The Digital Is Kid Stuff
Making Creative Laborers for a Precarious Economy
Published by: University of Minnesota Press
304 pages, 140.00 x 216.00 x 38.00 mm, 33 black & whilte illustrations
- ISBN: 9781517911140
- Published: December 2021
How popular debates about the so-called digital generation mediate anxieties about labor and life in twenty-first-century America
“The children are our future” goes the adage, a proclamation that simultaneously declares both anxiety as well as hope about youth as the next generation. In The Digital Is Kid Stuff, Josef Nguyen interrogates this ambivalence within discussions about today’s “digital generation” and the future of creativity, an ambivalence that toggles between the techno-pessimism that warns against the harm to children of too much screen time and a techno-utopianism that foresees these “digital natives” leading the way to innovation, economic growth, increased democratization, and national prosperity.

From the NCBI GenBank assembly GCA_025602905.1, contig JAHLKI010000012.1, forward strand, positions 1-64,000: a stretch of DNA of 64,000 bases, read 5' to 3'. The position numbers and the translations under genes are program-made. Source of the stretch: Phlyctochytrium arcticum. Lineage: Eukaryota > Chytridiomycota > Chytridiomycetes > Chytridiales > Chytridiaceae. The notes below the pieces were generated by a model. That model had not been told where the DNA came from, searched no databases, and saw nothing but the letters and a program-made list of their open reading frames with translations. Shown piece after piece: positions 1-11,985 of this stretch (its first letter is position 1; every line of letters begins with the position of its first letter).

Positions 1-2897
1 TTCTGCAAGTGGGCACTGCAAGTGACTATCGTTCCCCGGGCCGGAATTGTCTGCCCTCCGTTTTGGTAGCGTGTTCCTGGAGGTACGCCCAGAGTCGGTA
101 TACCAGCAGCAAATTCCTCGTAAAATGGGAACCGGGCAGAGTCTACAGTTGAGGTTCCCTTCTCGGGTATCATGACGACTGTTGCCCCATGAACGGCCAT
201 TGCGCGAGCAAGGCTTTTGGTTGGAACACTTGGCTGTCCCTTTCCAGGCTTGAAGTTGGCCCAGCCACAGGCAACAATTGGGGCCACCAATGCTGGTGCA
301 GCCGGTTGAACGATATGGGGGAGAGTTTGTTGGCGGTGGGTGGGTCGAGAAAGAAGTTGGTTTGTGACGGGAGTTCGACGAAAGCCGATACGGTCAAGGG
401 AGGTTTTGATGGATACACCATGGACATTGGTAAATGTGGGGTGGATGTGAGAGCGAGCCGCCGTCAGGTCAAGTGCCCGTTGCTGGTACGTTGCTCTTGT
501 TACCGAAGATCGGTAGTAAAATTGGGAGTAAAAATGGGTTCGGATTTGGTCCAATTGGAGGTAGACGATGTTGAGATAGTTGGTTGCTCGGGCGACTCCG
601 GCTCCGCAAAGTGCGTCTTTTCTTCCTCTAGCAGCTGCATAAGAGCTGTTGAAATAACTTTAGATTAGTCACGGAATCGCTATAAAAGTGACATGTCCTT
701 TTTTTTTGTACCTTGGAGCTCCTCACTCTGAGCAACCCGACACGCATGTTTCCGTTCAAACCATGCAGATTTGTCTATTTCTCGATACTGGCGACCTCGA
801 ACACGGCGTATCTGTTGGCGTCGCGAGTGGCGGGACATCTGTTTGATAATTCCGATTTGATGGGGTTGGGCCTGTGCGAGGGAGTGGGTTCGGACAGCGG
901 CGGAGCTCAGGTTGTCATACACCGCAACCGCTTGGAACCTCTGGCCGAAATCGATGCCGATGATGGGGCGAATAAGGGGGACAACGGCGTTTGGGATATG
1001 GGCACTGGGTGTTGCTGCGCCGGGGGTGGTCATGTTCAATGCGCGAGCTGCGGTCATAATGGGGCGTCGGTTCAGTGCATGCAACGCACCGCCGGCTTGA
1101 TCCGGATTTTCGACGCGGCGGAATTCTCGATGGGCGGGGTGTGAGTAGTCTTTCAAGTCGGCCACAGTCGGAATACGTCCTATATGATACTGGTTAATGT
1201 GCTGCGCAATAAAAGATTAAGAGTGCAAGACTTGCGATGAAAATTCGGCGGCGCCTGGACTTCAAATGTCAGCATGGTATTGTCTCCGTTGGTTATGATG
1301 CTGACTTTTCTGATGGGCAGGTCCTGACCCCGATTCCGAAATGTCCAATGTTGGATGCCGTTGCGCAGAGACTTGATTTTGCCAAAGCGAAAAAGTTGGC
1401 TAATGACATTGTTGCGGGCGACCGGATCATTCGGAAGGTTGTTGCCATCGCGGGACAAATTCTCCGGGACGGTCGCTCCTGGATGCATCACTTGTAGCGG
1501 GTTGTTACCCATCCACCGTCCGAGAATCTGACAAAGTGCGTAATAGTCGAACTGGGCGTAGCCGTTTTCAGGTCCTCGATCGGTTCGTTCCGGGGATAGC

Nguyen engages cultural histories of childhood, youth, and creativity through chapters that are each anchored to a particular digital media object or practice. Nguyen narrates the developmental arc of a future creative laborer: from a young kid playing the island fictions of Minecraft, to an older child learning do-it-yourself skills while reading Make magazine, to a teenager posting selfies on Instagram, to a young adult creative laborer imagining technological innovations using design fiction.
Focusing on the constructions and valorizations of creativity, entrepreneurialism, and technological savvy, Nguyen argues that contemporary culture operates to assuage profound anxieties about—and to defuse valid critiques of—both emerging digital technologies and the precarity of employment for “creative laborers” in twenty-first-century neoliberal America.
Introduction: What We Are to Make of Creative Digital Youth
1. Minecraft and the Building Blocks of Creative Individuality
2. Make Magazine and the Responsible Risks of DIY Innovation
3. Instagram and the Creative Filtering of Authentic Selves
4. Design Fiction and the Imagination of Technological Futures